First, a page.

From Student to Small Museum Manager at #AASLH18

By Cora Arney, Historical Consultant/House Manager, Delhi Historical Society, Cincinnati, OH

This year, it was my pleasure to attend the AASLH Annual Meeting in Kansas City thanks to the generous Small Museums Scholarship. My last experience at the AASLH Annual Meeting was as a graduate student through the Northern Kentucky University Public History program, and this time around was a whole new experience. I learned very quickly how different it is to attend as a small museum professional than it was to attend as a student.

Having managed the Delhi Historical Society and other organizations in Cincinnati, Ohio, the sessions gave me a whole new perspective on the skills I apply daily at my workplaces. At first, I was intimidated when some of the speakers explained their challenges of being a department of one, or how they manage volunteers in an organization that had 1,000 volunteers! As the only paid staff member at DHS, I find myself being a “part-time” one-woman-show for every “department” (with the help of volunteers, of course!) and we only have about fifty volunteers.

Thankfully, with the help of the scholarship to cover the Small Museum Luncheon, I had the perfect opportunity to network with so many people who share the same role as me and who were experiencing the conference from the same perspective. Together, we strategized about how to apply the knowledge gained from the larger organizations to our smaller sites. It was very empowering to be a part of that community, to hear stories that my organization could relate to, and to learn new techniques to tackle common obstacles in small museums.

Another amazing experience was the chance to interact with other organizations in the StEPs program. It was very helpful to meet and compare notes with others in the program that have similar goals, as well as hearing their experiences within their organizations. During the StEPS Meet up, Erin Richardson Consulting discussed deaccessioning policies. After her brief lecture, she split us into “collections committees” and gave us multiple scenarios where we had to make decisions about the collections based on the fictitious museum’s mission and history. It was a fun and effective way to apply the knowledge from her presentation. She also provided a lot of helpful feedback on each of our institution’s deaccessioning policies.  I made sure to bring her ideas to the DHS collections committee, who were very pleased and excited to put some of the processes into practice.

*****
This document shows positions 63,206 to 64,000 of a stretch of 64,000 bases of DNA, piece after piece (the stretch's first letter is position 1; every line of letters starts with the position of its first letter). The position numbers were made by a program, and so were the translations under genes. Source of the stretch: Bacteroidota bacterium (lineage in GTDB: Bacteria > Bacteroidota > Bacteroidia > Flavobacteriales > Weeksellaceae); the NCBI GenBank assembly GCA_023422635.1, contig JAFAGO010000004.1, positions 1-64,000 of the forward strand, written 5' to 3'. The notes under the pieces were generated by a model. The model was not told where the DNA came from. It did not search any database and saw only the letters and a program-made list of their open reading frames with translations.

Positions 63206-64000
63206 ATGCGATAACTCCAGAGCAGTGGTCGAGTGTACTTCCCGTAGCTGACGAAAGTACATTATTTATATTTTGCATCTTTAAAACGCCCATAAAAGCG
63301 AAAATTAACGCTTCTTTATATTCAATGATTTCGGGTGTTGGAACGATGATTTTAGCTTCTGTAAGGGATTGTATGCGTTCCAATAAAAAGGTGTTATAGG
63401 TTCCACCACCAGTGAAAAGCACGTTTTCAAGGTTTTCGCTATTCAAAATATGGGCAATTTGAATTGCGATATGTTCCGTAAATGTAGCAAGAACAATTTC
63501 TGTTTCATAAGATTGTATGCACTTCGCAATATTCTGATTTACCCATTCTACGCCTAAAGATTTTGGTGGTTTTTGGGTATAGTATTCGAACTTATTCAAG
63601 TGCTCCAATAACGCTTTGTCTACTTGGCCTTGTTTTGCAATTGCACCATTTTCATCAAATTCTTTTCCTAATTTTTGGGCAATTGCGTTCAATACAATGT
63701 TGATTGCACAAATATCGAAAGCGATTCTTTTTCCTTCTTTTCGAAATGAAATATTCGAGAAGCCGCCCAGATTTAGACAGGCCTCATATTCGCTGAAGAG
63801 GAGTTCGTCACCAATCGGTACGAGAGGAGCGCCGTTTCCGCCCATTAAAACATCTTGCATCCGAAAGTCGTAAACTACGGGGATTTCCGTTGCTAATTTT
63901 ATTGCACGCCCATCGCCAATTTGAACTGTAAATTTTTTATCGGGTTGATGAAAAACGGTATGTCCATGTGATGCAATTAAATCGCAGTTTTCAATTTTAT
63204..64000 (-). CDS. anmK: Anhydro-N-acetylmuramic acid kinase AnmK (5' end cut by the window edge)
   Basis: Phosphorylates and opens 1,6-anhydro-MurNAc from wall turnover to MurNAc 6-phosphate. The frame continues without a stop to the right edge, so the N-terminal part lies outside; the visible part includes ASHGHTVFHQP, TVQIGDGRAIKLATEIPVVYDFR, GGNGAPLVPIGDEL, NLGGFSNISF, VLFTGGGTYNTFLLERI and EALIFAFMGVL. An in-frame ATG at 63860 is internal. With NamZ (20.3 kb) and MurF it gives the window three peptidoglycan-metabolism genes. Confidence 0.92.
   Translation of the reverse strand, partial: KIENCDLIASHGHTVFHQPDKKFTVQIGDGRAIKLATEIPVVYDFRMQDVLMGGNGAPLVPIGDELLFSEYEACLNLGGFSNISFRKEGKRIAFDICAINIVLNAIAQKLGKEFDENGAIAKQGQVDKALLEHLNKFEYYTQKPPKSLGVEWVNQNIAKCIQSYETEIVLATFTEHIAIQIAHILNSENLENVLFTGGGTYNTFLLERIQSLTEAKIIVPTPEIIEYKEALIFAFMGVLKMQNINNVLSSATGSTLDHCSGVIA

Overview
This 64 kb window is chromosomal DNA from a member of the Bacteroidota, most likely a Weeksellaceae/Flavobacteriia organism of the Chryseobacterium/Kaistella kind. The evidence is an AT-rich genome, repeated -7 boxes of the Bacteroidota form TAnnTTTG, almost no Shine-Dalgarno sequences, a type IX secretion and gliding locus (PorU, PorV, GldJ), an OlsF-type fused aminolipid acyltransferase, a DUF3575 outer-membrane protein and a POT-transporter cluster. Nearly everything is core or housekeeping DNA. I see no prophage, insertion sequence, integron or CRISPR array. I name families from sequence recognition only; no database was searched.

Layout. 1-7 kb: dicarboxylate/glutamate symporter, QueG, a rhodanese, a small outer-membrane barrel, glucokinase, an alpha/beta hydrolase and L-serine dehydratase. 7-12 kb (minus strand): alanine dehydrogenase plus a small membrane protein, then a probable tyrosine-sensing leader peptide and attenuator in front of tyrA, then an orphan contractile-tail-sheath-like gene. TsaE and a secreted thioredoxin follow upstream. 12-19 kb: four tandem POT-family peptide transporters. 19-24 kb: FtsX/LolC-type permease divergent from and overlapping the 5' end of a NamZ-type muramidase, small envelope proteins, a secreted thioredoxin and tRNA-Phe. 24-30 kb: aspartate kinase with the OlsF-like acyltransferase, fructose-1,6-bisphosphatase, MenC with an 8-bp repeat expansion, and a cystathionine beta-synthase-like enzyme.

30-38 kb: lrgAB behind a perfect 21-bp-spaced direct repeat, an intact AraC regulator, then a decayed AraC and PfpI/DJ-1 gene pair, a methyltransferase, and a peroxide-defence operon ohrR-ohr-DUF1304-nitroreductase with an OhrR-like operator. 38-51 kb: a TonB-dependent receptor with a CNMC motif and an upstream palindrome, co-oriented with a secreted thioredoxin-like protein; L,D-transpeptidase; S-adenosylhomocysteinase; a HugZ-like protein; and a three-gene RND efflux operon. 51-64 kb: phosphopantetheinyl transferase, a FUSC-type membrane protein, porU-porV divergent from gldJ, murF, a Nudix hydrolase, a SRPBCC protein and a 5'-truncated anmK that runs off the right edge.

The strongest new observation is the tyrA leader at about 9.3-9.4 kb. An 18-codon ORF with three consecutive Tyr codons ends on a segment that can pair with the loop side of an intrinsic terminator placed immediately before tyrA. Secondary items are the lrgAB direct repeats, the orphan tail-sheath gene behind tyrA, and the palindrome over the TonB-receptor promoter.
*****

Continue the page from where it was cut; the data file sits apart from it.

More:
In addition to small museum sessions, I chose topics focused on management and leadership skills, as well as sessions that explored inclusivity in museum audiences.  Though all of them were interesting and insightful, the ones that I gravitated towards the most focused on finding stories of underrepresented people in our communities, provided tips on working with the community to learn what they want from your organization, and offered advice on how to balance that with your governing authority.  Especially in small historic museums like DHS, it’s vitally important to find history that’s relevant not only to the community in a historical sense, but also to the society of today.

I have already applied what I learned from the AASLH Annual Meeting to many areas of my roles at the Delhi Historical Society and as the Vice President of the Museums and Historic Sites of Greater Cincinnati, and I couldn’t be more thankful for the Small Museum Scholarship that allowed me the opportunity to attend. The conference has been incredibly valuable, not only to myself, but also to the entire Cincinnati small museum network. I look forward to sharing what I’ve learned with small museum professionals in Cincinnati, as well as inviting people in our community to contribute to topics that can bring a fuller and richer understanding of history to our society.